Devil May Cry 4 review

I remember the enjoyment I had when I first played Devil May Cry on the Playstation. It was a distinct departure from Capcom’s other adventure games at the time (Resident Evil series). Dante, the leading character seemed cool, calm and collected throughout the engaging action adventure and was instantly likable. It was the combination of melee attacks with swords and fists, fused with the attacks from conventional firearms, that made the game a highly enjoyable experience. The Gothic styling also played a distinct part in how the game was perceived as it was something we’d seen before but not on this level.

Since then the series has had two other games, with the second digressing from the first game and introducing a playable female lead alongside Dante. The third in the series, and probably the one that is most highly regarded appeared on the PS2 and showed that Capcom’s series was definitely here to stay.

In a move, that no doubt surprised the Playstation loyal, Capcom announced that the next game in the series, Devil May Cry 4 (DMC 4) was going to be a multi format game, meaning it would appear on both PS3 and Xbox 360. So for Xbox 360 owners who are perhaps new into the fold, is missing out on 3 other games in the series going to pose a problem? What DMC 4 does to somewhat rectify this, is introduce new character Nero, which for over half the game you get to play as. The remaining parts of the game you get to control the familiar Dante.

Gameplay:

DMC 4 is an action adventure game, and as Nero you are tasked with taking out demons, who as always are trying to establish themselves and take over. Nefarious plots aside, it’s a great excuse for demon busting characters, like Nero and Dante, to kick some serious ass. Gameplay in DMC games, and 4 is no different, means moving around fairly linear pathways and solving various puzzles to get to the next area (with some boss battles thrown in for good measure). Interspersed with the puzzle element, there’s obviously plenty of fighting to get to grips with. For me at least, this poses the first problem. Whilst I like the inclusion of puzzles in some games, it felt to me that their inclusion in DMC 4 was overstated and to a degree actually hindered the gameplay. I always had the feeling of wanting to kick ass because the fighting mechanic is of such an intuitive nature, but due to the level design meant that after a bout of combat, I’d be faced with either having to navigate the terrain (sometimes getting lost due to how vague objectives are) or having to solve yet another puzzle. When you combine this with the fact that at times it felt like there were an over abundance of cut-scenes and I was left aching to just get stuck into demon busting.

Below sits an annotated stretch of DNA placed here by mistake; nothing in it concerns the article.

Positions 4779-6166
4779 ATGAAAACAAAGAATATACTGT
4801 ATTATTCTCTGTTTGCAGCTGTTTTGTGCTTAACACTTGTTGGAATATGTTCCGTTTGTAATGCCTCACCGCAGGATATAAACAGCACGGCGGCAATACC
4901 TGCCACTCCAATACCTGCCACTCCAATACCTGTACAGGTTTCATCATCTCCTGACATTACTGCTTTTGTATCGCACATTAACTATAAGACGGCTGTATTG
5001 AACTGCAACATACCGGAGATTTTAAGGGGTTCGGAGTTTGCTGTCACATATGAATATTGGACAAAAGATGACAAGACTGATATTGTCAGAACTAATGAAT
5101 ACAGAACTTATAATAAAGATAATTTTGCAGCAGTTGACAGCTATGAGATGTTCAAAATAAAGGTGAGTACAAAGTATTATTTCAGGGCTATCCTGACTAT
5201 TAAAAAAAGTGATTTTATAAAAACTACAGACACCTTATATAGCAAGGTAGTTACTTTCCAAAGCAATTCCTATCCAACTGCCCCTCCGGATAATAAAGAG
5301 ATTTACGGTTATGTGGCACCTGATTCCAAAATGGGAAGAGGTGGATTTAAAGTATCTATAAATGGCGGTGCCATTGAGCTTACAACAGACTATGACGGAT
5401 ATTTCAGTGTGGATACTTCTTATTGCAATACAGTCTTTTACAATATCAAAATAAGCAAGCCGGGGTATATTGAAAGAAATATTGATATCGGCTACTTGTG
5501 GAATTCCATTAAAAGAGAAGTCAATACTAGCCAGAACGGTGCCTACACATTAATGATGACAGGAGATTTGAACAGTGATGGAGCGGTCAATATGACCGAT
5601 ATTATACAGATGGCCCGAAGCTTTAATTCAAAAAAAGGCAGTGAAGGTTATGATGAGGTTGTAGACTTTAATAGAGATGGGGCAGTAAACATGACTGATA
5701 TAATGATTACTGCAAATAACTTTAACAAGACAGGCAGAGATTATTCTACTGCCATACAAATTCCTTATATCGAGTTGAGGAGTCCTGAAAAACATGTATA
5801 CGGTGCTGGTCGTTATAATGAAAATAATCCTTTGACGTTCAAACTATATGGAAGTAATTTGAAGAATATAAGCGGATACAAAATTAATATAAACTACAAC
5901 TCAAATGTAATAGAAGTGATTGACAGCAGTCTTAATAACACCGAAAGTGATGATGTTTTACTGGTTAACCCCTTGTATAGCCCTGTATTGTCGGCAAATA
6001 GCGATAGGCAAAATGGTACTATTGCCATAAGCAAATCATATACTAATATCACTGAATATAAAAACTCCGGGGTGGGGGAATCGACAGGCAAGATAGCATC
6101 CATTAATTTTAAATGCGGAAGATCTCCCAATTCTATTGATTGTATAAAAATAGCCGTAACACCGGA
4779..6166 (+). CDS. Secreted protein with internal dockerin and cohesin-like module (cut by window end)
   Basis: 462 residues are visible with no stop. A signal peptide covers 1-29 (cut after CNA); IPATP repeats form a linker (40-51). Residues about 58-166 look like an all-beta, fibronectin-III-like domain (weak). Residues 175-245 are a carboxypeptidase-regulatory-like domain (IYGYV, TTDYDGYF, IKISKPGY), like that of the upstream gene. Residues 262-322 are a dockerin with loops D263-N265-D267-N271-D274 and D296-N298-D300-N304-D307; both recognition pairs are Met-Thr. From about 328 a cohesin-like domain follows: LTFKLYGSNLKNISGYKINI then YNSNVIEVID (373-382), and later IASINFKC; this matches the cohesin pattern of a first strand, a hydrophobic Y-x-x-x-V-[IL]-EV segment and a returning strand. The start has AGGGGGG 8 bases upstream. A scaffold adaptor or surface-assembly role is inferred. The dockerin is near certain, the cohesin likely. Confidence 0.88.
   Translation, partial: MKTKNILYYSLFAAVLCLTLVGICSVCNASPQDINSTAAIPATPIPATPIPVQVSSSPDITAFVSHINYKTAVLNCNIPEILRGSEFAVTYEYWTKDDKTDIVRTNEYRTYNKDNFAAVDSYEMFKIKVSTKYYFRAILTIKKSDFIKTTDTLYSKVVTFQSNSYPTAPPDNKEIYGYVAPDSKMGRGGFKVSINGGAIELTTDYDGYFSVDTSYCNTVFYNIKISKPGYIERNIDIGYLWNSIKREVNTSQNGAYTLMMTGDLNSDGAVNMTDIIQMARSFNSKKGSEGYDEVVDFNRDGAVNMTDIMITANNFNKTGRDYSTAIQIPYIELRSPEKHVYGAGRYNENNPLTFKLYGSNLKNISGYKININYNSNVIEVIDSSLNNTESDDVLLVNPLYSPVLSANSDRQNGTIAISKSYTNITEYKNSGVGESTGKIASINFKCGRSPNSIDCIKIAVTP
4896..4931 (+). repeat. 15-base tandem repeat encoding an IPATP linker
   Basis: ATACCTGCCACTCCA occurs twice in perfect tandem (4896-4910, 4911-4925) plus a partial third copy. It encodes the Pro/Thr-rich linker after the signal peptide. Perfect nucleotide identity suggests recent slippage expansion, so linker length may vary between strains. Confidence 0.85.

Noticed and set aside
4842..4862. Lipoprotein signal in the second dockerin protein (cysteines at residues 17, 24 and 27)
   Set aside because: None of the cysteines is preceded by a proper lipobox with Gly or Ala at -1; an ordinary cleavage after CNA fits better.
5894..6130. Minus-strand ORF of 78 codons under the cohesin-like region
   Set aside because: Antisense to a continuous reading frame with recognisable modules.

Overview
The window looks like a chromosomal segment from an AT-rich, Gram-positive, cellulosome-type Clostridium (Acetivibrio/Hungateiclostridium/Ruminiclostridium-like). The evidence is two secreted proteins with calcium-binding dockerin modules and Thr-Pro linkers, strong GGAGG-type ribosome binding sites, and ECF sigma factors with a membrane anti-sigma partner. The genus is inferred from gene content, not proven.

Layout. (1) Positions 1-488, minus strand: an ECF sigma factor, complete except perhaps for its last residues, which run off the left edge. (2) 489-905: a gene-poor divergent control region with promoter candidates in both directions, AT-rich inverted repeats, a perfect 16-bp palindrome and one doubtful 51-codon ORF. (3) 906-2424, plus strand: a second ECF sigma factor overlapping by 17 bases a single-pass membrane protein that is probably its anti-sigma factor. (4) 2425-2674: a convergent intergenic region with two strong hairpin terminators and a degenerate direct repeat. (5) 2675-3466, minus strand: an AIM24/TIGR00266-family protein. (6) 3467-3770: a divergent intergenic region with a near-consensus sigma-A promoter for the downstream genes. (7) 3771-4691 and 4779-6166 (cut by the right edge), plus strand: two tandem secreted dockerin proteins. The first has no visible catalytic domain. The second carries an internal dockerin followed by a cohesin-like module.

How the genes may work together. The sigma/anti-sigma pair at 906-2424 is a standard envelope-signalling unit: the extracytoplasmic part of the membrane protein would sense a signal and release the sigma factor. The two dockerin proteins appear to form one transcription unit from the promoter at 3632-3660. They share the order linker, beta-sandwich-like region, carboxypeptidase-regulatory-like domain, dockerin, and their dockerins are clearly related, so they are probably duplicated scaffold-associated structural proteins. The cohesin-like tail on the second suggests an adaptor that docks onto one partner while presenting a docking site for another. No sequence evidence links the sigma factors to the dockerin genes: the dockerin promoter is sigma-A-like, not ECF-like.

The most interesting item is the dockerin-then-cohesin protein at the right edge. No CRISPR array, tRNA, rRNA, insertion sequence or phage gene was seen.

The fighting is actually very good, and allows players to use individual flair to kick demon butt. On one hand you have the sword/gun play which allows you to juggle, shoot, hack and slash enemies; then on the other you have additional powers with Nero’s demon arm which can aid in keeping combos going by grabbing or throwing enemies. What makes each encounter interesting, is a combo meter which builds up as you fight. obviously if you get hit, then it resets. The real meat of the game is getting the combo meter as high as possible until you reach the SSS limit (which basically means you are kicking ass very well). The thing is, there’s no actual set way to do combos, and with various weapons you gain throughout the story, you can really begin to experiment with new styles. It’s actually fairly simple but at first will be quite daunting, especially as it’s pretty easy to just spam the same moves over and over. The real reward is trying new things and generally looking good whilst putting the pesky demons in their place. With all the action available, it’s nice to take a breather once in a while, but the puzzle element really killed the mood for me.

Dante and Nero can both upgrade various moves and abilities which are done via menus where orbs can be spent. The better rank you gain from participating in levels (which you can play again and again if you wish to gain more orbs before moving on) means you’ll get more orbs which you can use for upgrades. It’s a simple system that works well, and with the inclusion of an option to reset the points spent and an auto level up option for those who don’t care, makes for a fairly interactive character system.

The boss battles have always been a big feature of the series and DMC 4 features some rather cool encounters. The Bosses range from freakishly huge manifestations to some more mythical type creatures that are justing asking to get beat up. Dante and Nero’s characters both exhume an air of cockiness, which for the most part is fitting to the game, and so it’s great to get to unleash your skills on these over sized monstrosities who don’t take kindly to the small “human” giving them grief.